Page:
Sleep, diet and exercise
First, the basics: the expression “sound body, sound mind” is more than just an old saying. The links between physical and mental health are well known, so an important first step is to look at your daily habits. Remember that older adults usually need as much sleep as younger adults,2 and it’s important to practice “sleep hygiene,” or enhancing the quality of your sleep through scheduling, limiting the use of electronic devices and other strategies.3 Maintaining a healthy diet and exercise regimen are also tied to healthy brain activity. Remember that in all health matters, it is important to seek the advice of a health professional, such as your family physician.
Keep up your social interactions
Regular contact with adults outside the home is also positively correlated to brain health4, but sometimes this seemingly everyday activity falls to the wayside during a variety of scenarios, including retirement. If your closest family is still within reasonable ground transport distance, set up a regular scheduled (e.g., weekly, bi-weekly, monthly) gathering such as a family meal, to maintain regular contact and build in predictability and routine. You can do the same for close friends as well, especially if you are all fellow retirees. If geographic distance is an issue, explore technological alternatives such as Skype that allow for face-to-face meetings despite distance barriers.
Board games: far from boring
Is Monopoly making a comeback? Evidence suggests that board games, both classic and new, are increasing in popularity again amongst many age groups. Furthermore, studies have shown that board games that require analysis (e.g., Chess, Mastermind, Clue/Cluedo) can improve mental acuity.5 While these games are often also available in online versions, playing against an opponent face-to-face also fulfills the valuable necessity of social interaction. If you want to play an in-person game, but there are no interested parties in your immediate circle, seek out options in your community (local groups, board game cafés). You might be surprised at what you find.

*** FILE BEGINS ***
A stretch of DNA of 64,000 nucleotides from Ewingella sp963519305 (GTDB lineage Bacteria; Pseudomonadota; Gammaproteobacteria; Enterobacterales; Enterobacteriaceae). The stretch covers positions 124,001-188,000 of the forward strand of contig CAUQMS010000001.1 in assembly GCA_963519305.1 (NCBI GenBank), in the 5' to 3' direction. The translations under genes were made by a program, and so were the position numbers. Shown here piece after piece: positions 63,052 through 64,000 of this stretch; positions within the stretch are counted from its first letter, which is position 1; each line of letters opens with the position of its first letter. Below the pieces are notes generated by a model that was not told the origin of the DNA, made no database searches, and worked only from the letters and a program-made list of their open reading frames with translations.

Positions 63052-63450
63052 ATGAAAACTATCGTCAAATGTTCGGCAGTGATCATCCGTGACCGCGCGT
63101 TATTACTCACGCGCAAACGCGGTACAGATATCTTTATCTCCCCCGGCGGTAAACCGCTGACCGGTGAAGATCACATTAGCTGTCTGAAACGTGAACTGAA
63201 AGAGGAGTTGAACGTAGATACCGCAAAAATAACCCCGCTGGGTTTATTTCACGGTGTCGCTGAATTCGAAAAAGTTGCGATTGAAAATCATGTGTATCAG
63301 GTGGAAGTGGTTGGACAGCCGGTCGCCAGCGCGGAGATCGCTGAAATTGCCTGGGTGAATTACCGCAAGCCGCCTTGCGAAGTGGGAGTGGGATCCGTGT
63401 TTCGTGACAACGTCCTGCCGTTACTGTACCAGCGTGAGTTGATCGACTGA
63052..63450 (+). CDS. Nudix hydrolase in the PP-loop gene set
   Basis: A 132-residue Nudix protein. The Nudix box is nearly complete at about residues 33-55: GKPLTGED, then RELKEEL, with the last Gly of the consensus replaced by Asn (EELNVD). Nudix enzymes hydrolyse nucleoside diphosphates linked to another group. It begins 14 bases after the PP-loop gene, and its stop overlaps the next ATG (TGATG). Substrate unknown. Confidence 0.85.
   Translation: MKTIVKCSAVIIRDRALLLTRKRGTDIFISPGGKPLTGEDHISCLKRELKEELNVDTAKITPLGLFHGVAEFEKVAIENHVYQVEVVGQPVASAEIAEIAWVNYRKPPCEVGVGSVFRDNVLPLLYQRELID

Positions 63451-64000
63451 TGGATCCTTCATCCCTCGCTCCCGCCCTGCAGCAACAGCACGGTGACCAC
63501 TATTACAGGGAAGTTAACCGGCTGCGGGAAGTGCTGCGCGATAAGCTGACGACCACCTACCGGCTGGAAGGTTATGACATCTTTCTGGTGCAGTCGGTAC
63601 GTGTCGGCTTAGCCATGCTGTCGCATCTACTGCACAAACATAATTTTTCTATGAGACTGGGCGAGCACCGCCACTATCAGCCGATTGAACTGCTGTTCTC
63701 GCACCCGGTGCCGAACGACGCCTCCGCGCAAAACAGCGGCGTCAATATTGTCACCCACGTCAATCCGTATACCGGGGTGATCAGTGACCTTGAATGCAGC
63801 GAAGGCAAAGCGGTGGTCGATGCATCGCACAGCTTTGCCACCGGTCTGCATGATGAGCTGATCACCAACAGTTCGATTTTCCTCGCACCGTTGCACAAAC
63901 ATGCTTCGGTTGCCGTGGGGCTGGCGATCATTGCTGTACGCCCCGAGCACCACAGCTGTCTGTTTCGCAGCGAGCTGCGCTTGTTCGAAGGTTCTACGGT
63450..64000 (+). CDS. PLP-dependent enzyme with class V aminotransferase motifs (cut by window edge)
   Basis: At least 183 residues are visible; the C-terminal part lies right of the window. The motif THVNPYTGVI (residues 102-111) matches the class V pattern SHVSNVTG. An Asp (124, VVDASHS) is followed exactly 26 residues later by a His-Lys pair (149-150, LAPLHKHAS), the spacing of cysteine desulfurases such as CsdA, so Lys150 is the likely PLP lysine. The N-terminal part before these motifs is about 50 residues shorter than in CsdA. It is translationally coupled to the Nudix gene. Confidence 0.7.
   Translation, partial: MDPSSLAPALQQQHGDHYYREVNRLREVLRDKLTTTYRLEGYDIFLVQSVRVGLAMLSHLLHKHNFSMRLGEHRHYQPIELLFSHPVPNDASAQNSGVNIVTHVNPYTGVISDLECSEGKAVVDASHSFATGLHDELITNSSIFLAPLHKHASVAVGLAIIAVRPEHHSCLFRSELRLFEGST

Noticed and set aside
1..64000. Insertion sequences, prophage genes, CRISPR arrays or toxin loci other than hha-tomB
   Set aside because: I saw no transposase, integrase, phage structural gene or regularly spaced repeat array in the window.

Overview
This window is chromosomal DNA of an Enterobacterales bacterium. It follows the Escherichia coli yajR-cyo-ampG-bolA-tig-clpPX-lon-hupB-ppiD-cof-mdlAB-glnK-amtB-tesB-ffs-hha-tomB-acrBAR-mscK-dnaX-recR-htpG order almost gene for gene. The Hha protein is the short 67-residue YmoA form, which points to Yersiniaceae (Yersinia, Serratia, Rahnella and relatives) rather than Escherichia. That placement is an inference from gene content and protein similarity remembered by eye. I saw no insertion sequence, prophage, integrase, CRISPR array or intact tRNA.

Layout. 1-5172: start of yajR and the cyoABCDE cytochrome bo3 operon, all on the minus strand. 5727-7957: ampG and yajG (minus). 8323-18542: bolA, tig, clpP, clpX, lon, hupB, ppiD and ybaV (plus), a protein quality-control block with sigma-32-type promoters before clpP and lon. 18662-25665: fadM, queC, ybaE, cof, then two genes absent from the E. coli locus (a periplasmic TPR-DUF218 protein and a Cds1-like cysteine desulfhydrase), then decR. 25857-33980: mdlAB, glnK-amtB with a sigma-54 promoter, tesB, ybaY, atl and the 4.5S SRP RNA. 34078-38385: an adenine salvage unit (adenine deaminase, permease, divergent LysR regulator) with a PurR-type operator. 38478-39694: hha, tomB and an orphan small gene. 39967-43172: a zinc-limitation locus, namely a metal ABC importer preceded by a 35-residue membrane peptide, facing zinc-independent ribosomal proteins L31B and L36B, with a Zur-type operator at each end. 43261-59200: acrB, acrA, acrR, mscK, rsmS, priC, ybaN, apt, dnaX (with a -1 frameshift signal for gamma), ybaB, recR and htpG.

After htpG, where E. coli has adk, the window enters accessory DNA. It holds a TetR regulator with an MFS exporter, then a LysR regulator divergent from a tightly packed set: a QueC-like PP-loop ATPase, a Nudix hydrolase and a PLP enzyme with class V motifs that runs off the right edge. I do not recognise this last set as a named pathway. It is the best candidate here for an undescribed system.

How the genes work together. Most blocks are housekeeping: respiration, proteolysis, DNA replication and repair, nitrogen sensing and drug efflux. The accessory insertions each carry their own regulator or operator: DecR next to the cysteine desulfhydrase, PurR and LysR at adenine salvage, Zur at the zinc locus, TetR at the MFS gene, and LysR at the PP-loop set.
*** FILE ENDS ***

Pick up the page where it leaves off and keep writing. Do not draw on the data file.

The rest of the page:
Take a class
Is there an interest you always wished to pursue, but just never found the time? If you suddenly find yourself with more spare time (e.g., through retirement or as an empty-nester), a class in your community is a good place to start. Classes are typically economical and can range from arts and recreational-level sports to technological literacy.
Numerous studies have linked brain teasers like Sudoku, and crossword puzzles to positive brain health.6 Other ways of giving your brain a solo workout can include jigsaw puzzles, word searches and memory games. These brain trainers often come in both online and physical versions, depending on your preference. However, when it comes to using electronic media, remember that moderation is key.
These are just some of the activities associated with improving brain fitness and keeping your mind active. As Canadians, we will likely be seeing more attention paid to this subject as the average age of the population increases and people live longer. If brain fitness interests you, keeping up with the latest studies and insights can be another great way to exercise your mind while keeping yourself informed.
1. Carl Sherman, Patrick Griffith, Laura Reynolds, Successful Aging & Your Brain, The Dana Foundation, 2017.
2. Jennifer Dixon, “Do Seniors Need Less Sleep?” WebMD, July 22, 2018.
3. Sleep.org, “How to Sleep Well During Retirement.”
4. “6 Pillars of Brain Health,” Cleveland Clinic Lou Ruvo Center for Brain Health.
5. “Can Playing Games Make You Smarter?”, Examined Existence.
6. Michelle Darrisaw, “People Who Regularly Play Sudoku and Crossword Puzzles Have Sharper Brains, New Study Finds,” O: The Oprah Magazine, May 16, 2019.